Beginning just before the International Wireless Communication Expo (IWCE) in March, there was some activity surrounding how to proceed. At the conference, Steve Zipperstein Verizon's general counsel and vice president, gave a speech in which he stated that Verizon Wireless favored giving the D Block to the first responders and combining it with the 10 MHz of spectrum for which the PSST holds a license, and offered up its backhaul and back-end systems, which are hardened and rated as five-nines reliability (99.999%). The result could be regional networks for which the first responder community would have to fund only the radio system itself and then connect it to the Verizon Wireless backhaul.
It should also be noted here that AT&T Wireless had already been floating the same idea, so by the end of IWCE, we had the two largest commercial networks making almost the same proposal. We had an idea on the table, but there were a number of unanswered questions including how the D Block could be turned over to first responders. Would there be a single license, if so, who would hold it, and how would the network be funded?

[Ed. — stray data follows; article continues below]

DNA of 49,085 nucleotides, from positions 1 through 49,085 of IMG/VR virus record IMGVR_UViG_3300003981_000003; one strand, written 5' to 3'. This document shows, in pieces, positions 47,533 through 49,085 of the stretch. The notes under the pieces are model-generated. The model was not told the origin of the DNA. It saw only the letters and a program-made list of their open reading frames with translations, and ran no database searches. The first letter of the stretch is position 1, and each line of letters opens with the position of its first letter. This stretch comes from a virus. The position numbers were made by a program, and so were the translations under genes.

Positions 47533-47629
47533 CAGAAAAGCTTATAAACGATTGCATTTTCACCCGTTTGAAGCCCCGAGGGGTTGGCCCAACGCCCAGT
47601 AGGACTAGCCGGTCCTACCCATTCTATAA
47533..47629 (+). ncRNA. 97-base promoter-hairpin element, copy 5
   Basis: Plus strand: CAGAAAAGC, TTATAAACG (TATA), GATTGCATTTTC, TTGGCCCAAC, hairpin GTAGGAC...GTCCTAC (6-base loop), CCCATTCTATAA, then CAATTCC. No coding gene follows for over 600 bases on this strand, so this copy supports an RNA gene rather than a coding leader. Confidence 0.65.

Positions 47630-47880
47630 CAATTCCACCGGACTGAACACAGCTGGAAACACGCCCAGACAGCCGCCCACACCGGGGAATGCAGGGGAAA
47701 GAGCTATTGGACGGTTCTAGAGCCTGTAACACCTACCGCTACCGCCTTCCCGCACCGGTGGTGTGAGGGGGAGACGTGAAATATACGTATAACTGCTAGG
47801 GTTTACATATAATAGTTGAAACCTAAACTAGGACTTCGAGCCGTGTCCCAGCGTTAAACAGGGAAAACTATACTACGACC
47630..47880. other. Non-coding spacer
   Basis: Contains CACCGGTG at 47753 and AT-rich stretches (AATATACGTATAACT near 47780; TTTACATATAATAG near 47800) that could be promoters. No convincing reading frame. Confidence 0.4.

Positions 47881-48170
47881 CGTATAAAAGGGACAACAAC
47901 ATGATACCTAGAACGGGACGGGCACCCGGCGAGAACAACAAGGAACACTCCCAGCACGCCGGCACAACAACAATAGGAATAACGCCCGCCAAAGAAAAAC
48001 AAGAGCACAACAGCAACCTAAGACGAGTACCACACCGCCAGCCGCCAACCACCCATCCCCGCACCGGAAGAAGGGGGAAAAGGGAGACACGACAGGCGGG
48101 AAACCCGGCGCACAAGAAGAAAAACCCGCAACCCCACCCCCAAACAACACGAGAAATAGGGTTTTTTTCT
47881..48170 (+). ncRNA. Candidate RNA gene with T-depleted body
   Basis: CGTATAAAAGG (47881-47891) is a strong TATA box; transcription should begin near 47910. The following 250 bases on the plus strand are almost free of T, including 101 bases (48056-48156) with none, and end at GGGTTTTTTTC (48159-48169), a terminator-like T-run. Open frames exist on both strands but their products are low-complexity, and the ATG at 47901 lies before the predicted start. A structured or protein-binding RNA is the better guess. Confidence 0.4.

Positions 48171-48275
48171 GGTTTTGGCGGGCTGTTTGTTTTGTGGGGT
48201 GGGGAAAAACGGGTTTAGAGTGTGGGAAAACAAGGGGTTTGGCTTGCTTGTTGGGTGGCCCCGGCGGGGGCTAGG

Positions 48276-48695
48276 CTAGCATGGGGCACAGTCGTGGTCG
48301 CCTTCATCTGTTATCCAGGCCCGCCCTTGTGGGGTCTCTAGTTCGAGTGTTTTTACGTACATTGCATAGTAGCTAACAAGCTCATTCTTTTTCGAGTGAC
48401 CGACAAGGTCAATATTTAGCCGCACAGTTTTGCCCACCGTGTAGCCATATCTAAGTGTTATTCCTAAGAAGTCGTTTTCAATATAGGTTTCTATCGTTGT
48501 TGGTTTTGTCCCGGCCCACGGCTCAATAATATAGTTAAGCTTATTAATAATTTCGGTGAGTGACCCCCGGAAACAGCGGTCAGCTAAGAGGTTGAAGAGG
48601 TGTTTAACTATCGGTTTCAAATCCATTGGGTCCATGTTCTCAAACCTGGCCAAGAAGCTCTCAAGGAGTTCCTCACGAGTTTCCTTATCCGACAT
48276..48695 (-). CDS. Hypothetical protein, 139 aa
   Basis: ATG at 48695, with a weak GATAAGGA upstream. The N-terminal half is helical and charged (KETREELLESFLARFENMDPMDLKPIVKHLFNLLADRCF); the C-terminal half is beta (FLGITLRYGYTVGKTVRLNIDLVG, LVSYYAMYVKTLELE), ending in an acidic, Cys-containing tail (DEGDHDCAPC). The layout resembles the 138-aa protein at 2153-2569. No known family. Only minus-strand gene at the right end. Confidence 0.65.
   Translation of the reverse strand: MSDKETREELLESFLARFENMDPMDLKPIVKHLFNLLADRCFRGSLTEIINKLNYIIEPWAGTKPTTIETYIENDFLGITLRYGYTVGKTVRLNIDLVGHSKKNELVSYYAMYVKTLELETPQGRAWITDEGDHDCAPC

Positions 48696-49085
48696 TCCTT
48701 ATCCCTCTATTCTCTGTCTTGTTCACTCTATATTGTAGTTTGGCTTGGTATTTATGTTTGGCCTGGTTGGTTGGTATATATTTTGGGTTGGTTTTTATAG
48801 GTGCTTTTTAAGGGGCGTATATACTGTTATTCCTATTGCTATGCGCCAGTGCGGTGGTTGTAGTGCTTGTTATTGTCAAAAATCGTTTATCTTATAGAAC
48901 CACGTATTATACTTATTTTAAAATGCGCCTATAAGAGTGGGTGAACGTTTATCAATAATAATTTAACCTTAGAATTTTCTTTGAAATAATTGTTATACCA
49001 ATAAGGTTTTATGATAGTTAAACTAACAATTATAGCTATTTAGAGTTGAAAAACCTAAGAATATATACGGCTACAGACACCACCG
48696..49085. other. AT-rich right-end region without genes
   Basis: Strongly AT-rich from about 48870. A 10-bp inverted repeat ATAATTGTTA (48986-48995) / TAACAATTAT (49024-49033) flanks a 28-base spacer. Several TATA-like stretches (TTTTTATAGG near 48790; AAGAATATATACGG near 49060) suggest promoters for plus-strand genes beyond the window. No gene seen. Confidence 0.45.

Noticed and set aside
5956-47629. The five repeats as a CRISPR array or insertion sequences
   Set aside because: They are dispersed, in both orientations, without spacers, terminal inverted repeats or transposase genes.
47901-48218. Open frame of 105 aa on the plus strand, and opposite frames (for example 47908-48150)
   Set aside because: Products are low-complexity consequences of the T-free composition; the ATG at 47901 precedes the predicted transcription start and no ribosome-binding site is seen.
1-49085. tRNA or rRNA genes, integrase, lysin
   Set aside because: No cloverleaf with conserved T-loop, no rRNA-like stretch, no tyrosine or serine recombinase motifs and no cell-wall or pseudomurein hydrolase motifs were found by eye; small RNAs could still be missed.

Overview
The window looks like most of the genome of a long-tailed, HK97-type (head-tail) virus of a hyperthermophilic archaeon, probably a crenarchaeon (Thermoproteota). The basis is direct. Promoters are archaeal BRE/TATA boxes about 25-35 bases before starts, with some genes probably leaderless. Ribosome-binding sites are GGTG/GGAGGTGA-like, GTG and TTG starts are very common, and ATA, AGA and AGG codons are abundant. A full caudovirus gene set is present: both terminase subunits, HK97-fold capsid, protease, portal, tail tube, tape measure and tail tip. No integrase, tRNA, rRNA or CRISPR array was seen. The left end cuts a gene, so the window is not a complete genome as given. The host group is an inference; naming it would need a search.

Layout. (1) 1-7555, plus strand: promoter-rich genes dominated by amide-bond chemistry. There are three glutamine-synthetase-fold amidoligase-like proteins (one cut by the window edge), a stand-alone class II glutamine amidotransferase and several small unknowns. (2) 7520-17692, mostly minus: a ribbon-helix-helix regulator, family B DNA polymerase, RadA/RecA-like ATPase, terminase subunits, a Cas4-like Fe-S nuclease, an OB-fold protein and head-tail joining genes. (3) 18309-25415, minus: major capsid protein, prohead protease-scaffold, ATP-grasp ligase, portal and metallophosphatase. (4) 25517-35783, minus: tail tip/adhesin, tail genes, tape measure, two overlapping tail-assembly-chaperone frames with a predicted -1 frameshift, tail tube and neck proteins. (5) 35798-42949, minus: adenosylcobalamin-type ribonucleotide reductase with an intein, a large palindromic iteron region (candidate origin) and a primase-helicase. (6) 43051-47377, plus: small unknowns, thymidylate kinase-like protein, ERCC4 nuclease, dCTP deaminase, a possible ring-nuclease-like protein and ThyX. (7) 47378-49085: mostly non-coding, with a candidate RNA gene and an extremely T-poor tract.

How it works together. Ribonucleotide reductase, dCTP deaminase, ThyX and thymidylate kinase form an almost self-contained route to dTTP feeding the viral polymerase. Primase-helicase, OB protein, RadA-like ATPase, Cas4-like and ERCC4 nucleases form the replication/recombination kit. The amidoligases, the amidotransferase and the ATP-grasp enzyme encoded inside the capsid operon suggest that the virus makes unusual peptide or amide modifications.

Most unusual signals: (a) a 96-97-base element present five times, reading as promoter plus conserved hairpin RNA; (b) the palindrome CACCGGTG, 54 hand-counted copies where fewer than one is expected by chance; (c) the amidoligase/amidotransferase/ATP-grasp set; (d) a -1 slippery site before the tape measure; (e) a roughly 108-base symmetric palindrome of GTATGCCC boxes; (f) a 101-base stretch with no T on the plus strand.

In late May, a group of eight public safety organizations got together and arrived at a couple of important decisions. The first was to endorse an effort to have the D Block taken off the auction table and turned over to first responders. The second was to support the PSST as the major license holder for the spectrum and to seek ways to fund the PSST going forward. But what is most important is that for the first time in many years, the entire first responder community is speaking with a common voice. It has been difficult to convince the FCC and others in the federal government of exactly what the first responder community needs when the community itself could not agree. Now we have a consensus.